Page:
Rising death toll in Sudan

Nearly a year after the U.N. described Darfur as the world's worst humanitarian crisis, starvation and disease are growing, and the deadlock on sanctions continues.

By Ewen MacAskill - Jeevan Vasagar
March 16, 2005 7:33PM (UTC)
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More than 180,000 people have died from hunger and disease during the last 18 months of the Darfur conflict, the United Nations said Tuesday, as negotiations continued at its New York headquarters to break the deadlock on a new Security Council resolution to impose sanctions on the Sudanese government.

Brian Grogan, a spokesman for Jan Egeland, the U.N. emergency relief coordinator, said an average 10,000 Sudanese civilians were dying each month, much higher than earlier estimates. They were victims mainly of starvation or of disease in refugee camps after being driven from their villages by Sudanese soldiers and government-backed Janjaweed militiamen. The estimates exclude those killed in the fighting.

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Khartoum accused the U.N. of producing the figures as a ploy to get the Security Council to take action against Sudan, and demanded evidence to back up the numbers. Sudanese Foreign Minister Mustafa Osman Ismail said: "Jan Egeland was here -- I met him [and] he never mentioned this number." Egeland said last week that an estimate of 70,000 was too low, but did not indicate what he regarded as a more realistic figure.

Nearly a year after the U.N. described Darfur as the world's worst humanitarian crisis, there is no sign the scorched-earth campaign against black African villages is over. Hundreds of new refugees are flooding into overcrowded camps, such as the giant settlement at Kalma in south Darfur, which housed fewer than 10,000 people this time last year but now houses 100,000.

Sally Austin, assistant country director for the aid agency Care, said: "When I was there last, three weeks ago, we were seeing between 200 and 250 people arriving per day in two sectors [of the camp] where we work. The new refugees are queueing just to be able to get plastic sheeting to build temporary shelters. They are having to queue to get on food distribution lists -- not just queueing for food. We are also seeing people building more permanent structures out of mud, which I think is a sign that people realize they are going to be there another nine months."

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Nearly 2 million black Africans have been driven from their homes in Darfur since the war began, and a further 200,000 have crossed into Chad. Two years of war have transformed Darfur into a landscape of refugee camps -- swaths of ghostly, deserted villages and roving armed bands.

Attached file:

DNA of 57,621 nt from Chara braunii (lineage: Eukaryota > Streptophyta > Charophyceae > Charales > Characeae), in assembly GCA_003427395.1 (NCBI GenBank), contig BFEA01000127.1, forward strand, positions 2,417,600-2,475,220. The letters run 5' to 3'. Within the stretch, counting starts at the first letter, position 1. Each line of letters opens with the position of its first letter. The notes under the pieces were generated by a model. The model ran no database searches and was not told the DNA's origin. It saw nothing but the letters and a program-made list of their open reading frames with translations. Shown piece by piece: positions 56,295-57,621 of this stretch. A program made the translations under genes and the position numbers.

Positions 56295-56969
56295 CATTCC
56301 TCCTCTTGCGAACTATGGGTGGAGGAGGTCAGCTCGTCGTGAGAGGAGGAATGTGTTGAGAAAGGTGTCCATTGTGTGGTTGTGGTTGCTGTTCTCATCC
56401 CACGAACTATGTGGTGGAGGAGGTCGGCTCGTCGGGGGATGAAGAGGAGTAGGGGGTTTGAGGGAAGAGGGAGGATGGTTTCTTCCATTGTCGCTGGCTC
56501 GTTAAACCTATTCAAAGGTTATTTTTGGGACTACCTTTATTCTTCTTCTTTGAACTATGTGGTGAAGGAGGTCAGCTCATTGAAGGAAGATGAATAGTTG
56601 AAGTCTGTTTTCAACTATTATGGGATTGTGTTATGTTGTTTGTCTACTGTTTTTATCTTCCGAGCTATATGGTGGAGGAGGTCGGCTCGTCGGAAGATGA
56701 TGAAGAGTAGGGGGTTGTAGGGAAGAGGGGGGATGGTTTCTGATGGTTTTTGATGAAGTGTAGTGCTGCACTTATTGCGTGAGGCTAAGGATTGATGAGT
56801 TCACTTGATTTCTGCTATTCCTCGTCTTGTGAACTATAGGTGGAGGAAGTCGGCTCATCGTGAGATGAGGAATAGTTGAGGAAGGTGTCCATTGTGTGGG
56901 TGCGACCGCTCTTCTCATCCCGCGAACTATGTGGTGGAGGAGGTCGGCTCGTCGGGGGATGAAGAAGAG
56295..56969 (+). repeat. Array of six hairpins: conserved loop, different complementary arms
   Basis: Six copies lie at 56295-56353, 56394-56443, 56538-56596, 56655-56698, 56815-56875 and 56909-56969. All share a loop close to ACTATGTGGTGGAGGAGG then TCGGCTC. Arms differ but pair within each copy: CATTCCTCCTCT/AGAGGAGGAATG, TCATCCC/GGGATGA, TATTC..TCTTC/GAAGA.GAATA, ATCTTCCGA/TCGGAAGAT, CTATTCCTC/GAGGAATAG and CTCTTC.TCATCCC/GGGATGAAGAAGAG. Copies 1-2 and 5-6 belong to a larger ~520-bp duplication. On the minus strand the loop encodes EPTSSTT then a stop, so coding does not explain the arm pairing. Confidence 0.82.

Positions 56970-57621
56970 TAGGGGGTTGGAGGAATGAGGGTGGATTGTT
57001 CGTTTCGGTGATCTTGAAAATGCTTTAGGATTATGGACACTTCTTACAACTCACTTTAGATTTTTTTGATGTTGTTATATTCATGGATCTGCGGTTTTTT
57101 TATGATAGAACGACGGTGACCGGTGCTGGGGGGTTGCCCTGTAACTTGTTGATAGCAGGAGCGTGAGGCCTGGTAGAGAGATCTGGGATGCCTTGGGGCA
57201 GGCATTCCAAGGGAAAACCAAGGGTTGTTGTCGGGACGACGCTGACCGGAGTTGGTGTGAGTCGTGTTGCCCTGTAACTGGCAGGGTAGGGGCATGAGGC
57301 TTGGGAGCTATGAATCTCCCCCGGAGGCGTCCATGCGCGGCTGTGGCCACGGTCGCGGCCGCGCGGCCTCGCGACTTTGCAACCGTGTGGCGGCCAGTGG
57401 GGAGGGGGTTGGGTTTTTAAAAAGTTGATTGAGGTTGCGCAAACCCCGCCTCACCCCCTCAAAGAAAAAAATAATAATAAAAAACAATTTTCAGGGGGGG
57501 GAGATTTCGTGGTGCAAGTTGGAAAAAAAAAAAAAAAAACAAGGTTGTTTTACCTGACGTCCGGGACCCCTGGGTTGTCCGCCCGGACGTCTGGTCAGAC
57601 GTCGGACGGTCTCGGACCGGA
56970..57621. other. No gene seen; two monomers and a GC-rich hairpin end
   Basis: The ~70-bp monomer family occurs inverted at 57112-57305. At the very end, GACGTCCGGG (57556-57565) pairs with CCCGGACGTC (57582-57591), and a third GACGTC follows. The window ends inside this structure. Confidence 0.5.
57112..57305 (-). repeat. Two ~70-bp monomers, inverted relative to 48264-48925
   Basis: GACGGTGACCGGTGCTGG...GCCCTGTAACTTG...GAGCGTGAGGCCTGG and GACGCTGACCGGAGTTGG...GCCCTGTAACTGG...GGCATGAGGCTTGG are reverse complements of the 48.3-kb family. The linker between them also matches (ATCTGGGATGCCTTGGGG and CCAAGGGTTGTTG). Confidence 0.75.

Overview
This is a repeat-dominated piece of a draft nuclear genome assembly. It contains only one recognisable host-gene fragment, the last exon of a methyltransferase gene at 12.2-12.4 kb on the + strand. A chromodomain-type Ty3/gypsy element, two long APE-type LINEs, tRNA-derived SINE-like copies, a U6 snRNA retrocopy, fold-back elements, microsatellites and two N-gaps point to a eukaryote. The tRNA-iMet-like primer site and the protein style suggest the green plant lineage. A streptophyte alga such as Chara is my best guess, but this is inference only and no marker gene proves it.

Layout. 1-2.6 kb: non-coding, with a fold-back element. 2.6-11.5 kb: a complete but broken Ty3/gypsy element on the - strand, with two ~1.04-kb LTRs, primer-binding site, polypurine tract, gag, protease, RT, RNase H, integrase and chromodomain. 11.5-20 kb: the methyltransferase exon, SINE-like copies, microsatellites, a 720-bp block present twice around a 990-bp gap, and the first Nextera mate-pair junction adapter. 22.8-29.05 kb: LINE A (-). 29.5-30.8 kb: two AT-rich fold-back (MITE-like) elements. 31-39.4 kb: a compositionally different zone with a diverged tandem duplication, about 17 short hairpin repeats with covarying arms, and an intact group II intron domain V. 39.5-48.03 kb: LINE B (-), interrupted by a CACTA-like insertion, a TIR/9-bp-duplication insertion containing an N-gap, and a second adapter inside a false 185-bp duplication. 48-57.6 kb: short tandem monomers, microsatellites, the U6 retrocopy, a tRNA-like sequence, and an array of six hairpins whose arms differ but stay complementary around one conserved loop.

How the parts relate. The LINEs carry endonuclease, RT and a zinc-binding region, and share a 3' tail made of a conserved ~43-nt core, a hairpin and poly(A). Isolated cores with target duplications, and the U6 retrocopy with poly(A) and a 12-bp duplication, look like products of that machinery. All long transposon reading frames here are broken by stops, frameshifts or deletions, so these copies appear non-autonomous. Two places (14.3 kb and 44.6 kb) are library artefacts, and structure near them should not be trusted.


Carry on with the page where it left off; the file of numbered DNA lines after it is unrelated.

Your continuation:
The United States, which describes the war as genocide, is pushing for measures that will target individuals accused of major crimes, mainly in the Sudanese military, government and Janjaweed but also in rebel groups.

The U.N. Security Council failed to reach agreement on a new resolution last week. The U.S. blamed Russia and China for blocking a proposal to introduce limited sanctions. Others on the Security Council blamed the U.S. because of its objection to referring the perpetrators to the International Criminal Court in the Hague. The U.S., which opposes the ICC, has suggested that the perpetrators face a special tribunal in Africa.

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The British government remains hopeful that a compromise can be reached by the end of the week. Rick Grenell, spokesman for the U.S. mission to the U.N., this week described as preposterous a report in the Guardian last week that the United States might allow reference to the ICC to go through.

A British source said Tuesday such a compromise remained a possibility, though hopes were beginning to diminish. The U.S. would need a cast-iron guarantee that its immunity from the ICC would not be affected, the source said.

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China, which imports oil from Sudan and has up to 5,000 expatriates working there, opposes an oil embargo but is almost ready for a travel ban and an assets freeze on the main perpetrators.


Ewen MacAskill

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